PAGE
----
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Proposed Rule

Compensation in Connection With Loans to Members and Lines of Credit to Members

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National Credit Union Administration (NCUA).


Advance notice of proposed rulemaking.


The NCUA Board (Board) is issuing this advance notice of proposed rulemaking (ANPR) to solicit comments on ways to improve the agency's regulations limiting a credit union official's and employee's compensation in connection with loans to members and lines of credit to members. These regulations have generated confusion and are likely outdated, burdensome, and at odds with industry standards. The Board is particularly interested in obtaining commenter feedback on how it can provide flexibility with respect to senior executive compensation plans that incorporate lending as part of a broad and balanced set of organizational goals and performance measures.


Comments must be received on or before June 24, 2019.


You may submit written comments by any of the following methods (Please send comments by one method only):

Public Inspection: You can view all public comments on the NCUA's website at​regulation-supervision/​rules-regulations/​proposed-pending-and-recently-final-regulations as submitted, except for those we cannot post for technical reasons. The NCUA will not edit or remove any identifying or contact information from the public comments submitted. You may inspect paper copies of comments in the NCUA's law library at 1775 Duke Street, Alexandria, Virginia 22314, by appointment weekdays between 9:00 a.m. and 3:00 p.m. To make an appointment, call (703) 518-6546, or send an email to

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Thomas I. Zells, Staff Attorney, Office of General Counsel, at 1775 Duke Street, Alexandria, VA 22314 or telephone: (703) 548-2478.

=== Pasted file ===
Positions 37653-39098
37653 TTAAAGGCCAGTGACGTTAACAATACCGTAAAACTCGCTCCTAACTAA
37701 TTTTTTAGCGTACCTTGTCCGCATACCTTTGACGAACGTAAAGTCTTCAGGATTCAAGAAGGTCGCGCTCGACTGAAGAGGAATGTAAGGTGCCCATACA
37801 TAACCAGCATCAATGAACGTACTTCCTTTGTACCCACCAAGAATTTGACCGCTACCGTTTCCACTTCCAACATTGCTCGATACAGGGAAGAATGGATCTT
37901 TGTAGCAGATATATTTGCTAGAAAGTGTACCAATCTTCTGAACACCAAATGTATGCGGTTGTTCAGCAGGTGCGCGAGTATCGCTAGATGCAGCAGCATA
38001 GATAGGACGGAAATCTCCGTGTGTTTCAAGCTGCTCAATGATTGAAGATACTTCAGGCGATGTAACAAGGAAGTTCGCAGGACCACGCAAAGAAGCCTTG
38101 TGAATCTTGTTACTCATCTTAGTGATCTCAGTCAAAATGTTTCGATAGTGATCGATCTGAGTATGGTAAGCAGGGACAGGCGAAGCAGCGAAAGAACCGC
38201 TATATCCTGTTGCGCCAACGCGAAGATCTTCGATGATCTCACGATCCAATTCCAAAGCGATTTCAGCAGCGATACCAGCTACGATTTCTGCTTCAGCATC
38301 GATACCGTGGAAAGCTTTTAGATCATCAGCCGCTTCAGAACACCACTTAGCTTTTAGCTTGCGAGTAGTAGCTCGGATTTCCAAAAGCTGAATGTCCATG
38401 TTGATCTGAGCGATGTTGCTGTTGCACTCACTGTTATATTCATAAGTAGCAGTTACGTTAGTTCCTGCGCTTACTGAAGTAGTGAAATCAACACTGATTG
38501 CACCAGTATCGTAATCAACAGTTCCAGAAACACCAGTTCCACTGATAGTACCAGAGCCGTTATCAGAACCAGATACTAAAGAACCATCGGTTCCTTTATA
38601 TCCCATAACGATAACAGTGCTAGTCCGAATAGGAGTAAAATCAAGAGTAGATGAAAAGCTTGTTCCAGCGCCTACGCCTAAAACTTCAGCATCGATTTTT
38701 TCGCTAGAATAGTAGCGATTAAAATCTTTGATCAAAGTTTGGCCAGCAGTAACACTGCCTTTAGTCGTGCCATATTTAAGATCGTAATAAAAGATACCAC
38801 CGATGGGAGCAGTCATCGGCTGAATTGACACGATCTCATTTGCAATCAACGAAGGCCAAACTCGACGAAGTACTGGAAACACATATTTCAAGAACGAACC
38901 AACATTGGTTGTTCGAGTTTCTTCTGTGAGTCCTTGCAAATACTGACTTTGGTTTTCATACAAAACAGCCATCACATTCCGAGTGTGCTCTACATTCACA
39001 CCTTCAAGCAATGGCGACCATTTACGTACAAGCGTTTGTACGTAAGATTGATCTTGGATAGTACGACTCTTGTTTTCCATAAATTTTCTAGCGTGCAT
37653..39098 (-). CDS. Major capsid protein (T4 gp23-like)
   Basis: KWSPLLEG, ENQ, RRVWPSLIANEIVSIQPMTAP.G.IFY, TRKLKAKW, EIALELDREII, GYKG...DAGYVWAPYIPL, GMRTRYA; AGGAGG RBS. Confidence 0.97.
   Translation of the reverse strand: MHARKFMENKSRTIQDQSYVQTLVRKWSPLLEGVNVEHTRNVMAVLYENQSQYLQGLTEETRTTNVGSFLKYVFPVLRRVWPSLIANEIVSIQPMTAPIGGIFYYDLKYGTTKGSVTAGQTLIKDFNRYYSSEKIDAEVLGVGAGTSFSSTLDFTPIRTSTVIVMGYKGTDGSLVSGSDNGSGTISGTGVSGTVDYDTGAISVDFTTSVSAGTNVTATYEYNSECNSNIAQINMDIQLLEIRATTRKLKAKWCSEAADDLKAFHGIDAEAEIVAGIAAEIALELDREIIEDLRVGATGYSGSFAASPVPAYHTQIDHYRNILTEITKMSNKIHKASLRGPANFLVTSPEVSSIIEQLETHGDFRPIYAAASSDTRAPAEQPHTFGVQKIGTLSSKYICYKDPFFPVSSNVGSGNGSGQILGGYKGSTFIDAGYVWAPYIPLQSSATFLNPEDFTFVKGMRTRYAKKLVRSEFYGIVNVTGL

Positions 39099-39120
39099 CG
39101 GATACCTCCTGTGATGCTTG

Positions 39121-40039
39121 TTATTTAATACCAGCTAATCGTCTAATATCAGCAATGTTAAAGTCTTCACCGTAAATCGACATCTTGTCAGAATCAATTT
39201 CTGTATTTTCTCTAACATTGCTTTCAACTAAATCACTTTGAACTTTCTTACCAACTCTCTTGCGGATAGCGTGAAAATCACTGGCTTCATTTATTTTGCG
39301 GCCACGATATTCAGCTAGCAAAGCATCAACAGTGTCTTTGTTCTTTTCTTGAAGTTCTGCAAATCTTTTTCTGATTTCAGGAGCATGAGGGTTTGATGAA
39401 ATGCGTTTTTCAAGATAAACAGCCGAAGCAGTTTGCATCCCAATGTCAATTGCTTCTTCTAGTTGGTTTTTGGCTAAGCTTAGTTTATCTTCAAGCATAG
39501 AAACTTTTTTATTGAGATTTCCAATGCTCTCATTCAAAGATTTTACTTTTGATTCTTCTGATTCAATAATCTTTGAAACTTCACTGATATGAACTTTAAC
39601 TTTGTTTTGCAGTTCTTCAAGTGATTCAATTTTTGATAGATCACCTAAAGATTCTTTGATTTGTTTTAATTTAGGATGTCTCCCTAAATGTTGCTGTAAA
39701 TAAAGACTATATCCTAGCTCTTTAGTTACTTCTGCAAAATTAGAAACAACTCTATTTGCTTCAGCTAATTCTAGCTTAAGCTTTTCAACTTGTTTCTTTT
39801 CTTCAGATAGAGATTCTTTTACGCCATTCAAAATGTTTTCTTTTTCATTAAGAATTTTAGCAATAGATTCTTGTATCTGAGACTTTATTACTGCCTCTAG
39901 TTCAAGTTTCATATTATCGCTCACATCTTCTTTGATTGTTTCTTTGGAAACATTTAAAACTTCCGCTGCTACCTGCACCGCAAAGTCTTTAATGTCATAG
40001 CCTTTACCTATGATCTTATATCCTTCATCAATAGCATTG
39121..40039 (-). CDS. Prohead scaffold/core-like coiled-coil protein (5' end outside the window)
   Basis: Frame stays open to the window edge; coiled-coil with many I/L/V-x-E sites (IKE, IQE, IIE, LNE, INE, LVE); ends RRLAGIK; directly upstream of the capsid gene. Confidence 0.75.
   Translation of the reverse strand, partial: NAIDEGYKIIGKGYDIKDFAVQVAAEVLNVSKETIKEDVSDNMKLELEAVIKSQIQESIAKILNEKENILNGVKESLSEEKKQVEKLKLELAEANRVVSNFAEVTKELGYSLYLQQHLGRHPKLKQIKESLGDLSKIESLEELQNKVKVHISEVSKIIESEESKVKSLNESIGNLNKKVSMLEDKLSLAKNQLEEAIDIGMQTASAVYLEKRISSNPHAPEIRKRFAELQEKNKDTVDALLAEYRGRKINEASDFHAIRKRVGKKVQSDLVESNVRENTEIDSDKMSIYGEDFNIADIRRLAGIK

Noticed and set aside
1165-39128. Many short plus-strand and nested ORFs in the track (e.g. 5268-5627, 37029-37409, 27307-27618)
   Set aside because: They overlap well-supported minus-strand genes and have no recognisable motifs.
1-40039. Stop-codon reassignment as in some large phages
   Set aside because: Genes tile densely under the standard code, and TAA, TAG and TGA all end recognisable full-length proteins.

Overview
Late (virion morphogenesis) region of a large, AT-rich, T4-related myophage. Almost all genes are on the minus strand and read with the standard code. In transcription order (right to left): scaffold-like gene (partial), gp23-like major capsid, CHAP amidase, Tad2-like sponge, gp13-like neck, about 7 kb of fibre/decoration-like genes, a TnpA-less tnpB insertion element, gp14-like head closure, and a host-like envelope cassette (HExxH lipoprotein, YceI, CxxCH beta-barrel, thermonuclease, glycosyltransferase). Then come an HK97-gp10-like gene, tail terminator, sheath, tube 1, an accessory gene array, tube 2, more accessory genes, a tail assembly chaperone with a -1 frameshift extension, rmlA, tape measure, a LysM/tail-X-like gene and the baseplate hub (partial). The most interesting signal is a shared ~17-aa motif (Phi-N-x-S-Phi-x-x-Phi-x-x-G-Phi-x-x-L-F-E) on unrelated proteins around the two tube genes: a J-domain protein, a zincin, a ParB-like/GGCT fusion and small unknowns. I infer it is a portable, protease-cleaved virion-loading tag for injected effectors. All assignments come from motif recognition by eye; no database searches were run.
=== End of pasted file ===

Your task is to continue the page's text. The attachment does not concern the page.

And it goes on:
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I. Background

II. Current Standards and Request for Comment

III. Legal Authority

I. Background

In August 2017,[1] the Board published and sought comment on the NCUA Regulatory Reform Task Force's (Task Force) first report on implementing the agency's regulatory reform agenda (Agenda). The Agenda identifies those regulations the Board intends to amend or repeal because they are outdated, ineffective, or excessively burdensome.[2] The Board published the Task Force's second and final report in December 2018.[3] The final report contains the Task Force's updated recommendations and a refined blueprint for implementing the Agenda.

One of the Agenda's recommendations specifically suggested that the Board modify its regulations to “provide flexibility with respect to senior executive compensation plans that incorporate lending as part of a broad and balanced set of organizational goals and performance measures.” The Board recognizes that the NCUA's regulations in this area, which were last updated over 20 years ago, are likely outdated, burdensome, and at odds with industry standards for senior executive compensation plans.[4] As such, the Board is seeking comment on how to update the regulations so that credit unions can offer competitive compensation plans without encouraging inappropriate risks, incentivizing bad loans, or negatively effecting safety and soundness. While the Board is particularly interested in how the agency can update its regulations to provide flexibility with respect to senior executive compensation plans, it would also like comments on how the regulations governing compensation associated with lending can be modernized generally.

II. Current Standards and Request for Comment

Currently, § 701.21(c)(8)(i) of the NCUA's regulations establishes a blanket prohibition on the direct or indirect receipt of any commission, fee, or other compensation by any credit union official or employee, or an immediate family member of either, in connection with any loan made by their credit union.[5] However, § 701.21(c)(8)(iii) carves out four exceptions to this blanket prohibition. Specifically, § 701.21(c)(8)(iii) permits:

(A) Payment, by a federal credit union, of salary to employees;

(B) Payment, by a federal credit union, of an incentive or bonus to an employee based on the credit union's overall financial performance;

(C) Payment, by a federal credit union, of an incentive or bonus to an employee, other than a senior management employee, in connection with a loan or loans made by the credit union, provided that the board of directors of the credit union establishes written policies and internal controls in Start Printed Page 16797connection with such incentive or bonus and monitors compliance with such policies and controls at least annually; and

(D) Receipt of compensation from a person outside a federal credit union by a volunteer official or non-senior-management employee of the credit union, or an immediate family member of a volunteer official or employee of the credit union, for a service or activity performed outside the credit union, provided that no referral has been made by the credit union or the official, employee, or family member.